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Dictionaries were an item everybody needed to buy before
the internet replaced them.
To bring in some revenue, I suggest a lottery / contest to
name un-named items.
The only one that comes to mind is those boards at
amusement parks with the faces cut out that you put your
face in to take
pictures so it looks like you've got a dinosaur
body or something. That's an example but I'm sure there are
lots of things out there that don't have a name.
Costs $5 to enter, winner of the "Name That Thing" contest
has the name officially codified into the English language as
the official name of that item, has it entered into all
dictionaries and wins $50,000 or
UPDATE: Max informs me that those carnival things are
called "Gilbert Boards" after the guy who invented them,
but that's not the point. I'm sure there's other un-named
stuff out there. For instance the link below lists:
Profanitype: symbols used by cartoonists to replace swear
I think "profanigrams" would also work.
Here's a comedian's work on naming un-named stuff. [doctorremulac3, Dec 12 2016]
The Meaning of Liff
This book will change your life. [tatterdemalion, Dec 12 2016]
Machine Name Name Supply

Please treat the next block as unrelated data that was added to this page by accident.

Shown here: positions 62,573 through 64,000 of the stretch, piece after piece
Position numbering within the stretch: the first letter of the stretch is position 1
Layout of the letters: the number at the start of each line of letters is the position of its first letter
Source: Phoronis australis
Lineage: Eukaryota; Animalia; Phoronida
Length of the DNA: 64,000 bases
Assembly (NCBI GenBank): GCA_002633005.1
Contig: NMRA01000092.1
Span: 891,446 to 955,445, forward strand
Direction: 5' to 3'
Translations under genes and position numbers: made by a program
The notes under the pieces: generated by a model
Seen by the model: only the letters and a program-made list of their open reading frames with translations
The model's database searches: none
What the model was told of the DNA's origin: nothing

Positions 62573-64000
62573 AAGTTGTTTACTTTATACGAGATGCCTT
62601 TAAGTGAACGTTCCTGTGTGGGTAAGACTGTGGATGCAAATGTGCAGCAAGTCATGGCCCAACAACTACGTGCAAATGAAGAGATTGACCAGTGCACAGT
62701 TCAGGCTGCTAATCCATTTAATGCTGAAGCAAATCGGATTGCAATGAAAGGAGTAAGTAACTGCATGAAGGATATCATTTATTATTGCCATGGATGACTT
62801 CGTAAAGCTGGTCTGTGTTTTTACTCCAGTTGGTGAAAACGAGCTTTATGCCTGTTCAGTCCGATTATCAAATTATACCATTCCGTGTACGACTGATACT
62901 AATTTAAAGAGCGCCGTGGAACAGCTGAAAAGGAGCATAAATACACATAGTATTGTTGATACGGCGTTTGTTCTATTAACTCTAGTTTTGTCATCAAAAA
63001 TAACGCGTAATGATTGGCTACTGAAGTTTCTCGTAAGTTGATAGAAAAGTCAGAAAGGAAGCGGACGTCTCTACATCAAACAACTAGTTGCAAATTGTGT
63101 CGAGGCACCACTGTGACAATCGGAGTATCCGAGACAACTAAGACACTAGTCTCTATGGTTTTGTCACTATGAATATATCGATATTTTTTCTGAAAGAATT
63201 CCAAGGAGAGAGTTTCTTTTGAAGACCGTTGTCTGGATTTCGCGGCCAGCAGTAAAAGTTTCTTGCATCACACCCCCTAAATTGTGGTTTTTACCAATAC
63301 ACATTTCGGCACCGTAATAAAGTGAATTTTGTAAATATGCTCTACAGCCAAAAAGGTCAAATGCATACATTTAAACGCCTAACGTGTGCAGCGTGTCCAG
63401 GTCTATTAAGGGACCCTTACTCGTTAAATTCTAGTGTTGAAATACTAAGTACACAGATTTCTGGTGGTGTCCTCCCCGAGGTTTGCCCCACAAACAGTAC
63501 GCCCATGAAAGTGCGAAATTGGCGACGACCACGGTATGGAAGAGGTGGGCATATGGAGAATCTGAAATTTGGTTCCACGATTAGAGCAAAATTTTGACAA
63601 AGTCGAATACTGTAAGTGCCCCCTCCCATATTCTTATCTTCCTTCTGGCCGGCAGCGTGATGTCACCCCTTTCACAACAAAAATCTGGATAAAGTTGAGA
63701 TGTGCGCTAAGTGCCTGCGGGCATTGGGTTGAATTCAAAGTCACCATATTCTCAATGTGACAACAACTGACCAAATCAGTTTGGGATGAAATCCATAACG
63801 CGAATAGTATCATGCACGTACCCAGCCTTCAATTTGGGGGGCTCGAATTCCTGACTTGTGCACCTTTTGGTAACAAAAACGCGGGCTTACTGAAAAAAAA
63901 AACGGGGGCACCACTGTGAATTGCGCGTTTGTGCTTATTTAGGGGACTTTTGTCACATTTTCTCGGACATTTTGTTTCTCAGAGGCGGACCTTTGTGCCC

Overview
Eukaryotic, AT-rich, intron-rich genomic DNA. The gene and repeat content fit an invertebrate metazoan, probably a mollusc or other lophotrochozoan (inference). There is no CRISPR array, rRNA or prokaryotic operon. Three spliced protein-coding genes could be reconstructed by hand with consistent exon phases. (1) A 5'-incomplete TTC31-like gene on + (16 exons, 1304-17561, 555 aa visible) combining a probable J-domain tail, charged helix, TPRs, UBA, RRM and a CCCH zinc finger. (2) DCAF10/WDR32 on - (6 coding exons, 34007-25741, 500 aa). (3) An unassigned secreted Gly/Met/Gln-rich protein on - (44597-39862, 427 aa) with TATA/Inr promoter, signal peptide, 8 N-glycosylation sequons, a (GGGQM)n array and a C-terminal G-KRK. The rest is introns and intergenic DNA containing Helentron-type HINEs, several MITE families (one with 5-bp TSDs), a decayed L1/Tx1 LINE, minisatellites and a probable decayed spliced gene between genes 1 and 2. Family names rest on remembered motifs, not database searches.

[tatterdemalion, Dec 12 2016]
Fake Word Generator
I buy all my prescriptions here. [tatterdemalion, Dec 12 2016]
// symbols used by cartoonists to replace swear words (*#!$#@^&*) // [notexactly, Apr 22 2018]
Another random word generator
This is the one I usually use. [notexactly, Apr 22 2018]
||I don't think this is a good direction to go in, and the future
is likely to reward fewer names for things, not more. For
example, for decades, people have been washing their
clothes in a machine that washes them. This machine
doesn't have a name, yet we've managed all this time, and
many homes even have their own washing machine. In
science fiction, the people of kim kardashian's planet and
the english-speaking people on the good side are forever
hiding their presence using a device for cloaking it. Even
those future people manage quite fine just calling it a
||Washing machines are sometimes called "washers". Not
much more clever but it gets the job done.
||Things that toast bread are called toasters. Boxes that
freeze things are called freezers implying that not a lot of
creativity went into naming these. Not sure why they're
not called "toasting machines" or
||Vacuum cleaners are interesting in that they tell how they
get the job done. The freezer version would be "Freon
pump freezer". Mop is both the verb and noun which you
don't see a lot. "I wanted some toast, so I put the bread in
||I thought Gilbert boards were the ones with two holes for two people to put their faces in. I'm pretty sure the single-hole ones were around before Gilbert came up with his version
||// Even those future people manage quite fine just calling it a cloaking device.
||Another missed "Dennis" opportunity.
||[Ian Tindale] you have explored this concept before from a different perspective. "Bibiter" is still available I believe.
||Thanks Tatt, that word generator is pretty cool. One was
"Bevent". Bevential really needs a meaning attached to it.
Beautiful word, full of wordly goodness.
||Despite the popular market for vacuum cleaners, I
have yet to come across a dirty vacuum.
||That shows how effective they are.